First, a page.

Tucked away in the basement of a theater on Minneapolis’ Hennepin Avenue, a group of kids are taking turns shouting out the names of countries, animals in the jungle, and what might have happened to a broken down car. To an uninformed observer, this might seem like complete nonsense, but it’s actually an orchestrated drill. The exercise is teaching the group to think on their feet by declaring ideas for new scenes, as part of comedy theater Brave New Workshop’s youth summer camp.
The weeklong camp provides an introduction to improvisational acting and comedy, teaching kids the skills and methods of the craft, and gives them a chance to practice with fellow actors and comedians in all sorts of situations.
“We base the camp on the philosophy that improvisation is great for adults, but that it can do absolutely wonderful things for kids,” says Joe Bozic, one of the program’s directors. “They have to work together, it taps into their creativity and builds confidence, all in a genuinely encouraging environment.”
“It’s fun to see the kids at a place in their lives where they’re willing to take more risks and jump right into improvisation,” says co-director Mike Fotis. “Because of that, you see them really grow quickly as actors. There’s a creativity there that you can’t find elsewhere.”
The kids take turns brainstorming ideas, playing out new situations, and honing their acting chops. They practice scenes ranging from a slideshow of a recent vacation, to surviving an awkward family dinner, and everyone gets their chance to throw out a new character, setting, or conflict.
“Every idea you come up with, or anything you say can work,” says Josh, age 14, who has come to the camp for multiple summers. “The great thing about improv is, even if you mess up, it’s still funny.”
“You can try out or say just about everything you’re thinking of,” says Nico, age 15. “Sometimes it doesn’t make any sense, but that still doesn’t mean it wasn’t worth trying. You don’t have to hold back with improv.”
Skills for life
At times, it might seem as if improvisational comedy is guided only by the whims of the actors, but there are actually a fairly complicated set of cues, signals, and boundaries that keep scenes moving. An important element of the camp is instructing the kids how to both recognize and respond to those signals.
One exercise teaches the students how to “sweep edit” a scene, a way to change the setting, switch characters, or save a struggling scene by walking from behind the action across the front of the stage. Another exercise works on finding the right time to “blackout,” or end the scene.
“You can’t just sit back and wait for the perfect line or situation,” explains instructor Jenn Scott, pushing the kids to get involved in the scenes. “You have to be ready to jump in. You might feel super awkward, but dig into that. Awkward can be really good for comedy.”
The kids pick up the lessons quickly, and soon they’re shifting scenes from Antarctic explorations, to a series of uncomfortable Kung Fu lessons, to a disastrous dinner date, all without missing a beat.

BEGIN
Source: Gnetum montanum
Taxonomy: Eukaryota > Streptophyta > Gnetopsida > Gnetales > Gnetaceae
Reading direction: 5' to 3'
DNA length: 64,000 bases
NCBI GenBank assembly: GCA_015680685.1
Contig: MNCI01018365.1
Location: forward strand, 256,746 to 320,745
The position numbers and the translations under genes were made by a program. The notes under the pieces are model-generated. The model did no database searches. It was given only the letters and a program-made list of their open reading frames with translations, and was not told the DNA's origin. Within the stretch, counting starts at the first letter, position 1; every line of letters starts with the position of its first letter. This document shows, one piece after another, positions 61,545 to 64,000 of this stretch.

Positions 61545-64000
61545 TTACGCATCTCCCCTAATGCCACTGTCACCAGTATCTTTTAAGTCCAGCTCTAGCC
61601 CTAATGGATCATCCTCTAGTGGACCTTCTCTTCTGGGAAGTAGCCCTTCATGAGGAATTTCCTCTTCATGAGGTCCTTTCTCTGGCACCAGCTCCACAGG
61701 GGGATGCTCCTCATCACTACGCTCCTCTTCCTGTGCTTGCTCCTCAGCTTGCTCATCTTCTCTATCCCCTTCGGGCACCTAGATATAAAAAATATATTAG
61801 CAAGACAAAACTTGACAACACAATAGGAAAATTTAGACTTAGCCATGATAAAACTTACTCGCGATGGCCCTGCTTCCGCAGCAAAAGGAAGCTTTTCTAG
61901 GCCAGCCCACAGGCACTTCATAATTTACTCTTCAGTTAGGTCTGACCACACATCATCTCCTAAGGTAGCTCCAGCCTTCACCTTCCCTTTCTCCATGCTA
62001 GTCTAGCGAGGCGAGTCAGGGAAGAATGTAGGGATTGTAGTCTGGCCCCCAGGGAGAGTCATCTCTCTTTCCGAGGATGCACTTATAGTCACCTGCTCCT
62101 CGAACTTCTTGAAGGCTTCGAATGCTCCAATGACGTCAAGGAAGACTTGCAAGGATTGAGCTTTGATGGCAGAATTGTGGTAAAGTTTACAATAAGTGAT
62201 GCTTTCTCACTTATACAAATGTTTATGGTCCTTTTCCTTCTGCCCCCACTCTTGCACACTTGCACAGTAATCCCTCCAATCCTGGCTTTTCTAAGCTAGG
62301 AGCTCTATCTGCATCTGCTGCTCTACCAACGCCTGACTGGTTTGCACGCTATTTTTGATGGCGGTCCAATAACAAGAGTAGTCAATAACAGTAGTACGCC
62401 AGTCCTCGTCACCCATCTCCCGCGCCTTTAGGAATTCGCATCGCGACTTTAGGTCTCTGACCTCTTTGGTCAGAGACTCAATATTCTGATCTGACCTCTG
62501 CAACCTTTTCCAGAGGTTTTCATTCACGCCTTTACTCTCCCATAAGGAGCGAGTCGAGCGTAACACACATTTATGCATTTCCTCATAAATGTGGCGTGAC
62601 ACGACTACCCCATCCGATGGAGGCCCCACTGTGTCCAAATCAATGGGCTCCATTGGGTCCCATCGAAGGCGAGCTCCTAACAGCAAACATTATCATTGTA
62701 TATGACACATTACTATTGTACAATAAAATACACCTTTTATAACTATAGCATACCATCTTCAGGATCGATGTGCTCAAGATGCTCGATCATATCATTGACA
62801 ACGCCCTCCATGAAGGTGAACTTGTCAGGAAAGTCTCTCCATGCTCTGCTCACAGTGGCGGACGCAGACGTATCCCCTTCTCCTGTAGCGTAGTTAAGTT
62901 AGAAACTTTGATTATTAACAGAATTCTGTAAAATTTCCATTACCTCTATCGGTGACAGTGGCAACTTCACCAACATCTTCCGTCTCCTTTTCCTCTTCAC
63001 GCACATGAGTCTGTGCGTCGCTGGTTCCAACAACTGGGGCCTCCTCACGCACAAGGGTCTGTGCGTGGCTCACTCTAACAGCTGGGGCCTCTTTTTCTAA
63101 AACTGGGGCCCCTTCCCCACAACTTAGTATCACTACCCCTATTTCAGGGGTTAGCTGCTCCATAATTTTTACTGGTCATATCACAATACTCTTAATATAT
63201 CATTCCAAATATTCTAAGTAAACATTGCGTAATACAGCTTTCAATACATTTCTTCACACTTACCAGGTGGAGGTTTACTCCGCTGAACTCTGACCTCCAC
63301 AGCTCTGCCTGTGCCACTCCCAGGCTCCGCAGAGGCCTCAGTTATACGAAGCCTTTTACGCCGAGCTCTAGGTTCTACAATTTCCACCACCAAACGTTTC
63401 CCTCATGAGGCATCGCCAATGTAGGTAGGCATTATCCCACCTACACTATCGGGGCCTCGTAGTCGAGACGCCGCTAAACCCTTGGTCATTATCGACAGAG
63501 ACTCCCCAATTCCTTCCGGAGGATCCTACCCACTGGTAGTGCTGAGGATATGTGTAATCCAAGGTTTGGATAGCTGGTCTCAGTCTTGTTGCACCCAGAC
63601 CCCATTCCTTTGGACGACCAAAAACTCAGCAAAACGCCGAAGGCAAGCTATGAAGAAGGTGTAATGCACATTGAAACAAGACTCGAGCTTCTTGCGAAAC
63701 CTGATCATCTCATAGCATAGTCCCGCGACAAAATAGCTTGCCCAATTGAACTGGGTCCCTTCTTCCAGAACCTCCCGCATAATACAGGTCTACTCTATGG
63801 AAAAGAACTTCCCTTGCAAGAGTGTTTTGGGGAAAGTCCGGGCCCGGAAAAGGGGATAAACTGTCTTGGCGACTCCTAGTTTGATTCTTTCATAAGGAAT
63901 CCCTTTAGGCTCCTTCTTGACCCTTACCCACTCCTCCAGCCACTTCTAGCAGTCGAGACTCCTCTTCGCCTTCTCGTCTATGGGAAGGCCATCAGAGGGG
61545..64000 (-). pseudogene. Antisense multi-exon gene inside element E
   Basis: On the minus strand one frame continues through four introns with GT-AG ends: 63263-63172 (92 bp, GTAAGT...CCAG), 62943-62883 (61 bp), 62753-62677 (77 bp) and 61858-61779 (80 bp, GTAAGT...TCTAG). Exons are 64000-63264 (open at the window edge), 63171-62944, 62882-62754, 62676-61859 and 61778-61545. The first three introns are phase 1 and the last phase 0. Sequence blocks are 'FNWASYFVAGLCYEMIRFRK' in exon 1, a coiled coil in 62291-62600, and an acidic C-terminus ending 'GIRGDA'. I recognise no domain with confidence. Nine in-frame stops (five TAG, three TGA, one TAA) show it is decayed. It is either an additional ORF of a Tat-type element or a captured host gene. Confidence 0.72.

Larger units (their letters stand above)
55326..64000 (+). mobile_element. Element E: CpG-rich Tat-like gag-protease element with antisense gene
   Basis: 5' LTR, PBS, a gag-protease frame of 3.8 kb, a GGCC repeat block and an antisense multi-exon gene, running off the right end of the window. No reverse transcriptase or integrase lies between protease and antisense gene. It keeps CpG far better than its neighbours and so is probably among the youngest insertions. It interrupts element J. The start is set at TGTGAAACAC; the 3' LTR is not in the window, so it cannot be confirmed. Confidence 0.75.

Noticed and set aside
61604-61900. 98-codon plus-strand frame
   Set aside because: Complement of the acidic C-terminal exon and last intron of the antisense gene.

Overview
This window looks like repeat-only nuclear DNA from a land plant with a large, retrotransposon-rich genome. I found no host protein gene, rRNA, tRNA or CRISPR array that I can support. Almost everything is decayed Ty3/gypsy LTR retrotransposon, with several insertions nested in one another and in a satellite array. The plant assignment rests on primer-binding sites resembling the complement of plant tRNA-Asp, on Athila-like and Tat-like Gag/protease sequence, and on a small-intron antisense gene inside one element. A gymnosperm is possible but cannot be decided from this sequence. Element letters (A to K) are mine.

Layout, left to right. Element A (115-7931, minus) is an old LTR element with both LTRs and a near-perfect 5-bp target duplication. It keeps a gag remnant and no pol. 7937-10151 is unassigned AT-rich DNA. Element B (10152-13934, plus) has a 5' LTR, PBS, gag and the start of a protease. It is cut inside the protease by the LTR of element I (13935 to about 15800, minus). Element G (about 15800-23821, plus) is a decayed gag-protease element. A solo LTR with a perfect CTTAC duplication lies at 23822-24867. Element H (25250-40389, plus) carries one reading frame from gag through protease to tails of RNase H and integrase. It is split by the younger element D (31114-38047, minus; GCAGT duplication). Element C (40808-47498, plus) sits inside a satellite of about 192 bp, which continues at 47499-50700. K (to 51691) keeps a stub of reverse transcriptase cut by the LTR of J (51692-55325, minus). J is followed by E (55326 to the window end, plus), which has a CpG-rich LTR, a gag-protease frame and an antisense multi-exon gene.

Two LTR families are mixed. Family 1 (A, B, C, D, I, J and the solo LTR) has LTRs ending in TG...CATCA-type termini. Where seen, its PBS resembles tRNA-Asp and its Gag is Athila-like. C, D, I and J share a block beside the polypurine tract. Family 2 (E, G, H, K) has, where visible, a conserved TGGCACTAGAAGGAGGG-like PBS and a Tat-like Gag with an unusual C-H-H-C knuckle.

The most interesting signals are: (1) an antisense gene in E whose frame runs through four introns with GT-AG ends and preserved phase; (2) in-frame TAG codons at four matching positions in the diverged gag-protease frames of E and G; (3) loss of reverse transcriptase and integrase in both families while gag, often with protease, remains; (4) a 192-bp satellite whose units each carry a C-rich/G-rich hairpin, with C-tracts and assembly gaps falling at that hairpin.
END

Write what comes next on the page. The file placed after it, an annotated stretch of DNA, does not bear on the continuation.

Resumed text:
At its core, the camp is about more than just teaching the skills and the lingo, it’s about inspiring confidence. The camp’s goal is to encourage kids to be both creative and bold; to find new ways to open up and express themselves. These skills aren’t important only for acting, but for life in general.
“It’s all about listening; it’s all about working together, and learning to defer judgment. We sort of get to teach them how to be really good people, without them even knowing,” says Bozic. “It gives them a chance to be in an environment where everything they say can be right, which can do great things for confidence. You don’t get that in schools, so it gives them a chance to build confidence without always hearing ‘no.’”
Says Taylor, age 14, who discovered the camp after he saw a show at the theater with his dad, “You don’t have to worry about what you’re doing because everyone else doesn’t care if you make a mistake. It’s not like you’re with everyone you’re with at school, or with teachers, so you’re not self conscious.”
Of course, improvisation doesn’t come easy for every student. The instructors often have to find ways to make the kids comfortable and willing to open up.
The week culminates with a final performance on Friday afternoon, where the students put on a show for their family and friends on Brave New Workshop’s Hennepin Avenue stage.
One scene puts the control in the hands of the audience, who get to pick fields of expertise for the kids (such as guinea pigs and English punctuation), then ask questions to this “expert panel.” The questions are nothing the kids could prepare for, but they never lose their composure or wit.
The audience is howling. The kids look like they are having a blast. It may be a bit rough around the edges, but that doesn’t seem to matter to anyone in the theater. For some of the kids, it may be the only time they get up on stage. For others, it might be only the beginning. “I like seeing the light come on in kids’ eyes during that performance,” says Fotis. “It’s then you realize they really got something out of it, that they’re going to stick around.”